In a fascinating interview with Charlie Rose, David Brooks–who is now teaching moral philosophy at Yale–spoke, among many other topics, about Viktor Frankl, the Austrian neurologist and psychiatrist and Holocaust survivor.

Dr. Frankl, in his book Man’s Search for Meaning, deals with the fact that he was living a life he didn’t plan for. Living in a concentration camp obviously isn’t what he hoped for. The crucial question became not what Frankl wanted out of life; it was what he would do with the hand he had been dealt. 

Dr. Frankl decided, “Suffering became a problem upon which I did not want to turn my back.” He made a decision to, in Brooks’s words, “suffer well,” meaning he would not allow the Nazis to take away his dignity. The moral of the story is that life happens, and you are forced to adapt to circumstances. How you handle those circumstances is really what defines who you are.

I was vividly reminded of this after learning that a treasured friend of mine, Steve Hayner–a man who was my youth pastor in college and to whom I have turned to for wisdom and support at every difficult moment in my life–is battling pancreatic cancer.

Upon learning the news, here is what Steve wrote on a site created to update his legion of friends: “So now by God’s grace I enter the next chapter of the journey over which I have very little control. Medically I’m in great hands. And God is good!” 

He later wrote, “We’re on God’s timetable in this–clearly not ours. We continue to be carried along and sustained by the Spirit, and the love and prayers of our amazing friends.” And this:

Reading about metastatic pancreatic cancer can be pretty scary, but we continue to be calm and are taking one day at a time.  There are never any guarantees in this life, and this is a chance to take Jesus’ words to heart, “And can any of you by worrying add a single hour to your span of life?” (Mt. 6:27) So we’ll choose the way of trust and joy instead.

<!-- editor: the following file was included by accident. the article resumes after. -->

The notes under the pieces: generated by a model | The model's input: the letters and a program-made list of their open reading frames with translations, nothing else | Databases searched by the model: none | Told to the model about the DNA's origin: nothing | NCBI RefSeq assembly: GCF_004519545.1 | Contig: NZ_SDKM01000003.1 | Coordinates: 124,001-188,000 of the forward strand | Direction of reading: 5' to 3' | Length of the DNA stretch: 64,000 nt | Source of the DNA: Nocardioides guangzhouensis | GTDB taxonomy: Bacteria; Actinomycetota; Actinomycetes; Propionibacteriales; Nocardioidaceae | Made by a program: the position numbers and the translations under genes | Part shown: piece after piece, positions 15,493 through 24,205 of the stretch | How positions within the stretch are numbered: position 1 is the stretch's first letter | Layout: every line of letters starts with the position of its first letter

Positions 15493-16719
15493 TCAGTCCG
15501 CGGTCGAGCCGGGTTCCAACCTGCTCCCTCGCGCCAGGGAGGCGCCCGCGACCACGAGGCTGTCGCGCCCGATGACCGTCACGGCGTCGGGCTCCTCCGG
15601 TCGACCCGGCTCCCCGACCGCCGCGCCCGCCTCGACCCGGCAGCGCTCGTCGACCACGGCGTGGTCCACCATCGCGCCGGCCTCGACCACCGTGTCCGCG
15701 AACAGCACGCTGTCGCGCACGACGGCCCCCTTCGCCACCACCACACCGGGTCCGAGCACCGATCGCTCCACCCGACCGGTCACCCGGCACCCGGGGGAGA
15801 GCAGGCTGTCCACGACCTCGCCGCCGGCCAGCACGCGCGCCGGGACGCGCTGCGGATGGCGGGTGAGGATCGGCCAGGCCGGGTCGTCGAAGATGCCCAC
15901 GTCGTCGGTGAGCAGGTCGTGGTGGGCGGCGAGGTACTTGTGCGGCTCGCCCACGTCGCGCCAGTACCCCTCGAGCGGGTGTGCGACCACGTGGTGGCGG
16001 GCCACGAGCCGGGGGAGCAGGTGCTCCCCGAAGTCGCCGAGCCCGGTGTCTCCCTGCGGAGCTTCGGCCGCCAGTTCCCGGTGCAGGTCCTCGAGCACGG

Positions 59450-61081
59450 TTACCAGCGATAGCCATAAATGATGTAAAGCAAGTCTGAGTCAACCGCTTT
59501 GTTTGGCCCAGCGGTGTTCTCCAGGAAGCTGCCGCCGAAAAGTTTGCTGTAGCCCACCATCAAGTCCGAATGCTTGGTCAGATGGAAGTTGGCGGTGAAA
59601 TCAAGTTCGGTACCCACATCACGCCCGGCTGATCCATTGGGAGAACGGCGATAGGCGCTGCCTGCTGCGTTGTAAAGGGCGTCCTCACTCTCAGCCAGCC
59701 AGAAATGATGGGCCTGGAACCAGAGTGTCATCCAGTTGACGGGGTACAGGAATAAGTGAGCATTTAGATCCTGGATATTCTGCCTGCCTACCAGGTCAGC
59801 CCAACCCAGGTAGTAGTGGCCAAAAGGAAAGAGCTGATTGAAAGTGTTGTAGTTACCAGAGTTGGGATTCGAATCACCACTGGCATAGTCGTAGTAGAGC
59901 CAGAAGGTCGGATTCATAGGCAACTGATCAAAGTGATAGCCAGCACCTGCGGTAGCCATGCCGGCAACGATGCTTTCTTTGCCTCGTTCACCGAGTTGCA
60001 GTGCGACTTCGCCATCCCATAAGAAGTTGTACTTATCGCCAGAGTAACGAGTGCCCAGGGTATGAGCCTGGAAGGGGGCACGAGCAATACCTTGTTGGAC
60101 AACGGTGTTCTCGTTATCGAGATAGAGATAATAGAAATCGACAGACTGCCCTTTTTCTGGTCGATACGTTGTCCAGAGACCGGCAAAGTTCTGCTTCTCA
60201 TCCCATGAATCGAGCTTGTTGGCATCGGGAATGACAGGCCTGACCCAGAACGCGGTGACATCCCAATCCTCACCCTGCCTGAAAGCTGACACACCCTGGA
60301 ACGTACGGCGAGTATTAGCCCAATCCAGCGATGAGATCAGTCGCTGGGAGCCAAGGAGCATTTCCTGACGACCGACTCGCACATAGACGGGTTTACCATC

Steve’s remarkable wife Sharol, in reacting to news of a medical setback, said, “We are definitely in the fiery furnace from Daniel 3 but we are not alone. God’s presence is very evident.”

There are moments that reveal the orientation of your heart and the order of your loves; a diagnosis of cancer is one of them. There is obviously a difficult road ahead. But Steve and Sharol have chosen to face this supreme challenge with honesty and faith rather than denial or rage. And no one who knows them is surprised.

If you’re lucky in life, somewhere along the way you come across someone whose integrity, grace, tenderness, and wisdom become touchstones for you. Steve has been that for me for almost my entire adult life.

More than anyone I’ve known over the years, Steve has helped me to see that often we find ourselves somewhere else than we ever imagined and that God can weave good even out of places of brokenness and pain; that we need to live our lives in light of eternity; and that while we may not understand what God is doing, hope comes when we cling to the One who holds the future.

“What the world needs,” he would say, “is not simply men and women of dreams and ambitions and energy. What the world needs is men and women who have surrendered to God and continue to do so no matter what.”  

When I was in college I visited with Steve to share a particular burden I had shared with no one else. I left our encounter in a very different place then when it began, with my spirits having been lifted by the words I heard and by the man whose extraordinary human qualities made those words meaningful.

Nothing has really changed.

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